"I consider the planned construction [of the mosque in Koln-Ehrenfeld] as deeply hostile to integration…. Together with critical Muslims I have brought into discussion a problem which cowardly politicians have suppressed …. "
Ralph Giordano, born in 1923, is a well known German writer who argues strongly that the integration of German Muslims has failed. This, he explains, is due to the very nature of Islam. It would therefore be inappropriate for Germans to allow the construction of too many mosques.
In an open letter published in August 2007 Giordano wrote about the "Fata Morgana of a reconcilability of the two cultures" (i.e. Western culture and Islam). In 2007 he emerged as one of the leading voices fighting the construction of the future central mosque of DITIB (Turkish-Islamic Union of the Office for Religious Affairs) in Cologne. He is one of the founders of the "Critical Islam Conference", which held a first congress in May 2008.
The city of Cologne is home to a about 64,000 Turks. The previous main mosque could only hold up to 600 worshippers. The plans for the whole mosque foresee space for more than 2,000 people.
Design of new Cologne mosque
Giordano regards the mosque as a symbol of "a creeping Islamisation" of the country. In an open letter to DITIB he argued:
"The problem is not the mosque, it is Islam. The essential question is: is Islam compatible with democracy, human rights, pluralism, enlightenment and the critical method? … I read the Koran and was left speechless. … I am wondering how anybody for whom the Koran – this text founding an archaic shepherd's culture – is holy, can adhere to [Germany's] constitution … One excludes the other and lip service remains lip service, even when it is repeated. …
Is there a realistic perspective for an integration that merits the term? I doubt it. What will happen in the end is the permanence of a status that forces the majority community and the Muslim minority to get along with each other peacefully even without integration."
Giordano also argues that there are already many mosques in Cologne and therefore no need for a big central mosque (in fact, most of the 31 registered mosques are prayer-rooms). He considered the project as a "declaration of war." However, in Cologne the political leadership of the city, including the CDU mayor, has not budged and has continued to support the construction in a multi-party alliance. Throughout Germany there are currently around 180 ongoing construction projects of mosques.
On 7 November 2008, the city of Cologne officially permitted DITIB to begin construction works. Exactly one year later, on 7 November 2009, the foundation stone was laid in a ceremony with around 2,000 guests, including the Turkish state minister Faruk Celik, Diyanet president Ali Bardakoglu, architect Paul Bohm, as well as the current and former mayers of Cologne, fritz Schramm and Jurgen Roters.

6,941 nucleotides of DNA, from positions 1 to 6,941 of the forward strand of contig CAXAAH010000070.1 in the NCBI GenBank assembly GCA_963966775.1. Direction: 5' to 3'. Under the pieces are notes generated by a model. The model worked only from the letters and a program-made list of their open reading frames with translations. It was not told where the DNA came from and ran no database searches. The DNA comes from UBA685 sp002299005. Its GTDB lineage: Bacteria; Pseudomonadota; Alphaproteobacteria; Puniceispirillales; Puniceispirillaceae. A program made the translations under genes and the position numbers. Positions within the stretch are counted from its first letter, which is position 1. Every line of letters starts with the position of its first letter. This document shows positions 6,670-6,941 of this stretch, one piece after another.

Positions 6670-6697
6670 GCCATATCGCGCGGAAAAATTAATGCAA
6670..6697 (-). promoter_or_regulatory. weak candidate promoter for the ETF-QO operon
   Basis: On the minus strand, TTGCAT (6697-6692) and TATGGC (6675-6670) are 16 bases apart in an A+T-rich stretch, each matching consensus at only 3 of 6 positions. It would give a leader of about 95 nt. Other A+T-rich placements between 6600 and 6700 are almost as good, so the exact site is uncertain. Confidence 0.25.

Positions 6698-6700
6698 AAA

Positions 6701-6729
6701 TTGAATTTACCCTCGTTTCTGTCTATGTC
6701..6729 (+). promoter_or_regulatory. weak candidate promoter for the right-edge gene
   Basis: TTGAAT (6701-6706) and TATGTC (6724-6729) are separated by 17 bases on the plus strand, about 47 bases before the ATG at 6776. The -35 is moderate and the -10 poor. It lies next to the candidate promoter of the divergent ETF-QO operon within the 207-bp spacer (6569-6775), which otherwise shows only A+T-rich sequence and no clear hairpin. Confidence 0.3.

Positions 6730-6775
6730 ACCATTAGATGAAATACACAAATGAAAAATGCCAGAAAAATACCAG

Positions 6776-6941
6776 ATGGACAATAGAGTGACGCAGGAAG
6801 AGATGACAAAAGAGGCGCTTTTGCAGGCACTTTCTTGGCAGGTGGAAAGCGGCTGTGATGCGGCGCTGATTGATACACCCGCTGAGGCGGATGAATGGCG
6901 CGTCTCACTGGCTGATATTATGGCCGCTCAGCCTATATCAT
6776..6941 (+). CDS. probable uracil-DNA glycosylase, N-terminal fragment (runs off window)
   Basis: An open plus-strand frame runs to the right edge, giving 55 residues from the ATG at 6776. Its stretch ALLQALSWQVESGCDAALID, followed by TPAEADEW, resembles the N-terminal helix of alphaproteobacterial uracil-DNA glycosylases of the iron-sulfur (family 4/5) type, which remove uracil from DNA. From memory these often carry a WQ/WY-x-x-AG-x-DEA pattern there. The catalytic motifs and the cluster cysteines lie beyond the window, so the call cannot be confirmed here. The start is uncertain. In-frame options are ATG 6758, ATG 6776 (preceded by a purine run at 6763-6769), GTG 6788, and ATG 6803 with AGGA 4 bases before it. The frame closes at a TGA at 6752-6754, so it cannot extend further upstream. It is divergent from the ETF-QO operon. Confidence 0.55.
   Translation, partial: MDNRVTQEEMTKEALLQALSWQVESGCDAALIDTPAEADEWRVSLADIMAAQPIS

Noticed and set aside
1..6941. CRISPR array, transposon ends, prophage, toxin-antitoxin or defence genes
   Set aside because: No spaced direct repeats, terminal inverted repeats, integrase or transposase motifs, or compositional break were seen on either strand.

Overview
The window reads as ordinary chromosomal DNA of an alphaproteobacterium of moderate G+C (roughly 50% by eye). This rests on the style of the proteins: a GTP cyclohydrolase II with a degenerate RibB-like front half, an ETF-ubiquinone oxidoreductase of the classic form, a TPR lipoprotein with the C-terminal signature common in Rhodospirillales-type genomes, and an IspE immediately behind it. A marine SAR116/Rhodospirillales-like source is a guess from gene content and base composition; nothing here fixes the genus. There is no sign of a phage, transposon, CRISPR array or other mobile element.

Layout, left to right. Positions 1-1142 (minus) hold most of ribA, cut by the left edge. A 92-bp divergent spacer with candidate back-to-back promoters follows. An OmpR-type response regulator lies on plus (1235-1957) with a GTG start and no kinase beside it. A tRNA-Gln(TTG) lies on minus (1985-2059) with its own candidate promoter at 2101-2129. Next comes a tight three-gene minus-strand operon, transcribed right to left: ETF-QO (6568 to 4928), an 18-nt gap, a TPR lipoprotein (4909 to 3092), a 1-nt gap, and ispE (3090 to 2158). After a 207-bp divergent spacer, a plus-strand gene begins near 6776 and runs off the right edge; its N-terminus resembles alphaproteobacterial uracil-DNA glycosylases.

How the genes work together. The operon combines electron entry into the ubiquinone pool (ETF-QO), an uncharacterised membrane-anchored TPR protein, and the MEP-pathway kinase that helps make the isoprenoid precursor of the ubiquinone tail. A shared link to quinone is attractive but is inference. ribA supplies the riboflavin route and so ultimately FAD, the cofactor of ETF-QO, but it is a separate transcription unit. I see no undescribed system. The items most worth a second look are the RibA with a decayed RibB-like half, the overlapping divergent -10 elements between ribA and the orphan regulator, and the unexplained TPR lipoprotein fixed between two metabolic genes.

Giordano has also emerged as a vigorous critic of Islamic dress, calling women wearing burkas "human penguins". He explains that he regards the history of Islam as a history of the degradation of women. Fully veiled women as well as the Muslim call to prayer "disturb my aesthetic sensibilities".
Giordano's comments about Islam and the Cologne mosque have brought him the (unwanted) support of right-wing NGOs and political parties such as the regional movement Pro Koln. In January 2007 and again in autumn 2008 there have been demonstrations organised by Pro-Koln against the construction of the mosque, drawing support from right-wing leaders from across Europe. Giordano has criticised these groups, but his arguments have been quoted by right-wing leaders, including Austria's Hans Christian Strache.
Pro-Koln Demonstrators with a citation from Giordano. Photo: pro-koeln.de
One journalist, Eberhard Seidel, wrote in Tageszeitung:
"For Giordano, Islam is responsible for parallel societies, for insufficient German language skills of migrants, for the oppression of women and for honour killings … Ralph Giordano, whom we have to thank for important books and interventions, today presents an undifferentiated friend/foe thinking, and his outpourings are dangerous hate speech …. An important moral instance destroys itself. This is regrettable."
On the Cologne Mosque controversy:
By Ralph Giordano:
The German debate